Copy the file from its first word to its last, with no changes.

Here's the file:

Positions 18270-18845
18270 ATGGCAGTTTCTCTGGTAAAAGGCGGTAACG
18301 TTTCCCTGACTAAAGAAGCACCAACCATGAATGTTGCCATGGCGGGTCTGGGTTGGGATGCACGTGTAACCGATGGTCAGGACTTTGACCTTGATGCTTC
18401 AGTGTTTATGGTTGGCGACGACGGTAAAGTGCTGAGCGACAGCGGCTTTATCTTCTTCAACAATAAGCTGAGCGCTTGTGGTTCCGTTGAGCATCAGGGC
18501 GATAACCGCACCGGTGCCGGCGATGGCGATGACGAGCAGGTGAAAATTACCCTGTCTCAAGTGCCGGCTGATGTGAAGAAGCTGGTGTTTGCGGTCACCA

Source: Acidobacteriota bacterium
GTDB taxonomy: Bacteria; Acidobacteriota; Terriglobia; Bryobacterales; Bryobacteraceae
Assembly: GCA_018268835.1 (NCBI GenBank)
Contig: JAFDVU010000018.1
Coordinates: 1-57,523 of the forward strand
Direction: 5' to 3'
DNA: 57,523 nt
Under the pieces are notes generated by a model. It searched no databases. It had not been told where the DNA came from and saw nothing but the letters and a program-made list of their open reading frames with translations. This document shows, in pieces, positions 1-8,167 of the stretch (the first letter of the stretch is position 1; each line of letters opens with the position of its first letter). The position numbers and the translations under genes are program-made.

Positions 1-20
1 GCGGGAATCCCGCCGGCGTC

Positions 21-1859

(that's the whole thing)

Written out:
Positions 18270-18845
18270 ATGGCAGTTTCTCTGGTAAAAGGCGGTAACG
18301 TTTCCCTGACTAAAGAAGCACCAACCATGAATGTTGCCATGGCGGGTCTGGGTTGGGATGCACGTGTAACCGATGGTCAGGACTTTGACCTTGATGCTTC
18401 AGTGTTTATGGTTGGCGACGACGGTAAAGTGCTGAGCGACAGCGGCTTTATCTTCTTCAACAATAAGCTGAGCGCTTGTGGTTCCGTTGAGCATCAGGGC
18501 GATAACCGCACCGGTGCCGGCGATGGCGATGACGAGCAGGTGAAAATTACCCTGTCTCAAGTGCCGGCTGATGTGAAGAAGCTGGTGTTTGCGGTCACCA

Source: Acidobacteriota bacterium
GTDB taxonomy: Bacteria; Acidobacteriota; Terriglobia; Bryobacterales; Bryobacteraceae
Assembly: GCA_018268835.1 (NCBI GenBank)
Contig: JAFDVU010000018.1
Coordinates: 1-57,523 of the forward strand
Direction: 5' to 3'
DNA: 57,523 nt
Under the pieces are notes generated by a model. It searched no databases. It had not been told where the DNA came from and saw nothing but the letters and a program-made list of their open reading frames with translations. This document shows, in pieces, positions 1-8,167 of the stretch (the first letter of the stretch is position 1; each line of letters opens with the position of its first letter). The position numbers and the translations under genes are program-made.

Positions 1-20
1 GCGGGAATCCCGCCGGCGTC

Positions 21-1859